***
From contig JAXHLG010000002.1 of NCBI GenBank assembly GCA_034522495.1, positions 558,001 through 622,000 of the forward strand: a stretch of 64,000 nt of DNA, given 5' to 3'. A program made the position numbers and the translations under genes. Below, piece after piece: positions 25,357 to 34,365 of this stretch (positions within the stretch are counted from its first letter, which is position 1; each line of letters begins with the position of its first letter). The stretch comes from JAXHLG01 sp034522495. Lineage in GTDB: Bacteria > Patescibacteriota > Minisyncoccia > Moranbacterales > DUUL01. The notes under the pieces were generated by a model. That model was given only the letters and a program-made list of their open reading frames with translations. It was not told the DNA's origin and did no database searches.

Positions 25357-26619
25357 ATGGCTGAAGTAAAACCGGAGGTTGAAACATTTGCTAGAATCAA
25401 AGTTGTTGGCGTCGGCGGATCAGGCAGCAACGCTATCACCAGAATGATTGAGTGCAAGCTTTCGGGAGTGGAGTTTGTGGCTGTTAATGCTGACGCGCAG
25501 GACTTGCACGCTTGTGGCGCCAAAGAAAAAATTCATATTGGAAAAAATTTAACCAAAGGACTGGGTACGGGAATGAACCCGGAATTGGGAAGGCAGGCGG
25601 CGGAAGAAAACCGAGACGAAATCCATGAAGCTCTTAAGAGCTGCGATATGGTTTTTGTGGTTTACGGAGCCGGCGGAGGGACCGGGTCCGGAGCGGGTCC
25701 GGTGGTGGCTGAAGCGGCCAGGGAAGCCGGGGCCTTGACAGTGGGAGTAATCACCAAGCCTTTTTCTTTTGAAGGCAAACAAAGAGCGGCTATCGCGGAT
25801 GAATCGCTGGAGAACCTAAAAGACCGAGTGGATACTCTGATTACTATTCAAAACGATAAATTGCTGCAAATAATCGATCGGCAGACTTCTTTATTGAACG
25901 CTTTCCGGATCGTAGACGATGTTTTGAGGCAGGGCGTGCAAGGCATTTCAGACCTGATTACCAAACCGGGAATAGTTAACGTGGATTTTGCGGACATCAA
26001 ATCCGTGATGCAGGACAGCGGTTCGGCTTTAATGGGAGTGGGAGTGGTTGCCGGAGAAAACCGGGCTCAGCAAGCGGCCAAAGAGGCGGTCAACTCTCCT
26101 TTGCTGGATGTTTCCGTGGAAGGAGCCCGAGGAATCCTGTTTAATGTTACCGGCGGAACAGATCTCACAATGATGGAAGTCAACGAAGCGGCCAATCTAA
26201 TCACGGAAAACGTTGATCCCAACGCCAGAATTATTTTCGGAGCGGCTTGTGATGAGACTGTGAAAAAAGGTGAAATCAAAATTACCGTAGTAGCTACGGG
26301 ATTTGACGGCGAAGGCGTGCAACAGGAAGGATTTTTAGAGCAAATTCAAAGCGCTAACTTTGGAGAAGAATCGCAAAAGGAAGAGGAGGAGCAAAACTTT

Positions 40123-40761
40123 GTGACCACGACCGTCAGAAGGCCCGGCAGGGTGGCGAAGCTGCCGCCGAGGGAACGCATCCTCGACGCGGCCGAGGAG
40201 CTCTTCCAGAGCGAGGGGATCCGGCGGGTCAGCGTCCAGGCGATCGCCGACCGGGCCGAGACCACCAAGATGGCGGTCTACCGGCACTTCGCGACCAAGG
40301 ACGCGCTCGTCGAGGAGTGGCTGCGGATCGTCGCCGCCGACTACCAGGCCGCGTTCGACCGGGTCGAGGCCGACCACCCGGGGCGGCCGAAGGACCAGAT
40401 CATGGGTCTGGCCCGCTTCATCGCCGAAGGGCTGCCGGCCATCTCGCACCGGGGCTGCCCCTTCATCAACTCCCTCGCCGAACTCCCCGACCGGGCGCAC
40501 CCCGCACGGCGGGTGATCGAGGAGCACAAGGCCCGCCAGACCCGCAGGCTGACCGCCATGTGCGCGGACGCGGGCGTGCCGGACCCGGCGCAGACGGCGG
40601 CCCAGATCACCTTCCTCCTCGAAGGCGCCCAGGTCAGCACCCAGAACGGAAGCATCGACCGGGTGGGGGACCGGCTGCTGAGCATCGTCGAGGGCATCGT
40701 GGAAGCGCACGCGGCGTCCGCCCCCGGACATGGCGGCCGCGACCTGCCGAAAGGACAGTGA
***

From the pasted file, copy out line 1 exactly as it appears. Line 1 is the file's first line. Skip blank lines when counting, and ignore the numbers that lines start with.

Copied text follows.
From contig JAXHLG010000002.1 of NCBI GenBank assembly GCA_034522495.1, positions 558,001 through 622,000 of the forward strand: a stretch of 64,000 nt of DNA, given 5' to 3'. A program made the position numbers and the translations under genes. Below, piece after piece: positions 25,357 to 34,365 of this stretch (positions within the stretch are counted from its first letter, which is position 1; each line of letters begins with the position of its first letter). The stretch comes from JAXHLG01 sp034522495. Lineage in GTDB: Bacteria > Patescibacteriota > Minisyncoccia > Moranbacterales > DUUL01. The notes under the pieces were generated by a model. That model was given only the letters and a program-made list of their open reading frames with translations. It was not told the DNA's origin and did no database searches.